(I must confess, I had until now confused the 1m clearance for the Building Regulations with the 2m clearance required for buildings of over 2.5 meters in total height to be exempt from planning control; a 2m clearance would be totally impossible. A building with a 1m clearance could be 2.6m wide if it were right in the middle of my garden, which is 4.6m wide, so might be just about possible, but would not be ideal in many ways; if complying with the Building Regulations really does just mean having the walls closer than 1m to the boundary treated with fire retardant, then it might be better simply to comply with the Building Regulations, in my case at least, than to try to secure exemption).



#58 Pannier Tank

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Posted 14 February 2018 - 14:08

Have a word with your Local Building Control Officer; they are usually very friendly and helpful.  Good luck with your project.


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#59 big jim

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Posted 14 February 2018 - 14:09

I got confused with the different planning rules etc on our local council website, filled out an ‘enquiry form’ to see whether I needed planning permission to convert my garage etc, only to discover I’d filled out some sort of building regulation form that’s now cost me £440 for the building regs people to visit and sign off/check things during the conversion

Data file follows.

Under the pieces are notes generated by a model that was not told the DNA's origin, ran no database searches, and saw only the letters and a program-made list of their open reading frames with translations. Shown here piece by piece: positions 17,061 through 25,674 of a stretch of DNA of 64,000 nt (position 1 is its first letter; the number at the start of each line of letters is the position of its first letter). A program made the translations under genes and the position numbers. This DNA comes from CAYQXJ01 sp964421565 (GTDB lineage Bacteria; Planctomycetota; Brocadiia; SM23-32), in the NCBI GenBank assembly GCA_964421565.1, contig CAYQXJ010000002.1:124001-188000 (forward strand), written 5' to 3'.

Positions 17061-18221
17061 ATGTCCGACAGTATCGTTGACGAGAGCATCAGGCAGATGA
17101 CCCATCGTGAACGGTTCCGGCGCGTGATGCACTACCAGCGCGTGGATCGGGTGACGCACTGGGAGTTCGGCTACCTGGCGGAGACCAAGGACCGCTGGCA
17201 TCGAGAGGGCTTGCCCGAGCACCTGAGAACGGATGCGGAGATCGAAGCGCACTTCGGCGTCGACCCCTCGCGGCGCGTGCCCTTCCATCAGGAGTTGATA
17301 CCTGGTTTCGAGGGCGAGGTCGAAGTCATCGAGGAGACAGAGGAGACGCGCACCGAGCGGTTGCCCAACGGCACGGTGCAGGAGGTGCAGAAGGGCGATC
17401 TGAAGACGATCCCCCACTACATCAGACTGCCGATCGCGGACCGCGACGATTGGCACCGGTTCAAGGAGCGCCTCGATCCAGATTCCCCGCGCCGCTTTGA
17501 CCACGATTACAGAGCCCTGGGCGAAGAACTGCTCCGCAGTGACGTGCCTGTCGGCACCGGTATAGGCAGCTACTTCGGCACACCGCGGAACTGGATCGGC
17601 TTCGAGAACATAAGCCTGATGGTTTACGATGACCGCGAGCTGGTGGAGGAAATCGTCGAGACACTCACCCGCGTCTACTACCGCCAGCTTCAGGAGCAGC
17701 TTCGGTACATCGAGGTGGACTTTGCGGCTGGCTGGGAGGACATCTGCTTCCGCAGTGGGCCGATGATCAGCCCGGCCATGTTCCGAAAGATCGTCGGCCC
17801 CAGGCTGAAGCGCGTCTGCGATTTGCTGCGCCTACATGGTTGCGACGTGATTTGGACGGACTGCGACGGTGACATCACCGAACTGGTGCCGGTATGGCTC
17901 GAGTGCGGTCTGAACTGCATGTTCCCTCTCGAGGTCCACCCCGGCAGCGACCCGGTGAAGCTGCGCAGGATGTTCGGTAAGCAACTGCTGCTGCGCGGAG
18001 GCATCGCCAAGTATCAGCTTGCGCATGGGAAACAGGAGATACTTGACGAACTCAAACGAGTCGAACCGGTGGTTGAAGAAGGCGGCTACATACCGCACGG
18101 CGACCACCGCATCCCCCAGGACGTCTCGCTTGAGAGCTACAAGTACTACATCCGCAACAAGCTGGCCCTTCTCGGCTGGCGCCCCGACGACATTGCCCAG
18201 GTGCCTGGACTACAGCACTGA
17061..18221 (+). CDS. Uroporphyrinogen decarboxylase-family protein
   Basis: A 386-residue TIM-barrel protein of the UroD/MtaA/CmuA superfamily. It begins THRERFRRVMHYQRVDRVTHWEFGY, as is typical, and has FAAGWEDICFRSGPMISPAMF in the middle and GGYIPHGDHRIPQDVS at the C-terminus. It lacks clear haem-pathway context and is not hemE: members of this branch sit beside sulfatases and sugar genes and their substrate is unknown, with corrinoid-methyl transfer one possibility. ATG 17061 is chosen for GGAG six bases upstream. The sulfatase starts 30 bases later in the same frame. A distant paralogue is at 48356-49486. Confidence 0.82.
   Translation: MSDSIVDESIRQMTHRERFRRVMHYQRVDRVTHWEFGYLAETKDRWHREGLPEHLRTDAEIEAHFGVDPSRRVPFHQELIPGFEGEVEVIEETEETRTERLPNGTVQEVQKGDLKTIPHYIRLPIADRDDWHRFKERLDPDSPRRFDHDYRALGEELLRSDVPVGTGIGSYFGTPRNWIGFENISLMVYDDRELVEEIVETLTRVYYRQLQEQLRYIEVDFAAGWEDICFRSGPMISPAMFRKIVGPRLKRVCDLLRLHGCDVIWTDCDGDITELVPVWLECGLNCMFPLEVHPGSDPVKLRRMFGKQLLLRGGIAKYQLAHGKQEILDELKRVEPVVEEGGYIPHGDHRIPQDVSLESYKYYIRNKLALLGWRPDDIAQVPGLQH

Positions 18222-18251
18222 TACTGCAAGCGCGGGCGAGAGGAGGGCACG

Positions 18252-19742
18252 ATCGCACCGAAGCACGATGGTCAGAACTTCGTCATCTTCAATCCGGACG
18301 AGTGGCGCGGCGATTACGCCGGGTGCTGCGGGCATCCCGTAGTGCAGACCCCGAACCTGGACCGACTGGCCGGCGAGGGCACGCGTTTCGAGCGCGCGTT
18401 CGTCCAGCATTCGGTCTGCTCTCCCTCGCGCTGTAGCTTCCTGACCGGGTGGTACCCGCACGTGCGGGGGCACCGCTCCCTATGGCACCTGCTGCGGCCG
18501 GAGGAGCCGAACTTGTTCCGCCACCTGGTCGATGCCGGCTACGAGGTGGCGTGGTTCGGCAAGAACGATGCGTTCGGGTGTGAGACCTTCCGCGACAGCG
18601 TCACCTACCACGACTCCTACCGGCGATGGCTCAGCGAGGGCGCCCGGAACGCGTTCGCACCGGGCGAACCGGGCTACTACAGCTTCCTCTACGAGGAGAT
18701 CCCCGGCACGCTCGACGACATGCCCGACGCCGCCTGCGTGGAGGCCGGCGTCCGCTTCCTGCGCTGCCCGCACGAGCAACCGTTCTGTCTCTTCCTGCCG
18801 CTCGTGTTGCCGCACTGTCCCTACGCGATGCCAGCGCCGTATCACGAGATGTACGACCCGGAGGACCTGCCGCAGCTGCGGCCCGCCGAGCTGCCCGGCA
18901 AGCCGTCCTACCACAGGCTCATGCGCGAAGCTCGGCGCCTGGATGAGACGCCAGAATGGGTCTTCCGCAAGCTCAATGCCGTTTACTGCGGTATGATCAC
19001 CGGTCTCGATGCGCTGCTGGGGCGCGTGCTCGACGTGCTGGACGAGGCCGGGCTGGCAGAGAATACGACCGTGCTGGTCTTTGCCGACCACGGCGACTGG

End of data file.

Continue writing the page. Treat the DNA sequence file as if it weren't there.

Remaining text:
As I put in another thread and ‘chris p bacon’ has given very good advice about it (listen to him!) I’ve got no issue paying the £440 so the job is done right and I’m in the clear of i ever come to sell the house but to a ‘lay man’ like myself the website wasn’t clear that I was being directed to a pretty much ‘legally binding’ document that I’ve been warned that if I don’t pay, even if I don’t go ahead with the plan the council could sent the debt to the bailiffs!
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#60 jamespetts

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Posted 14 February 2018 - 14:37

I e-mailed the Building Control people yesterday evening and am waiting to hear back.


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#61 jamespetts

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Posted Yesterday, 01:56

I think that I now have a resolution apropos the shed. The Building Control officer replied this afternoon:

 

 


Further to your enquiry below, a building control application will be necessary if you are using non-combustible materials within 1m of the boundary line.

 

The fact they state a cement board will be used is what we as Building Control would need to check on site.

 

 

When I checked with one of the shed providers (Homestead), they confirmed that they would take responsibility for applying for the requisite Building Control application. An individual from the shed people is attending to-morrow to look over my garden to assess the site. I have provisionally decided on a 2.9 x 7.7m shed, giving an internal area of 2.5 x 7.5m.


Edited by jamespetts, Yesterday, 01:56 .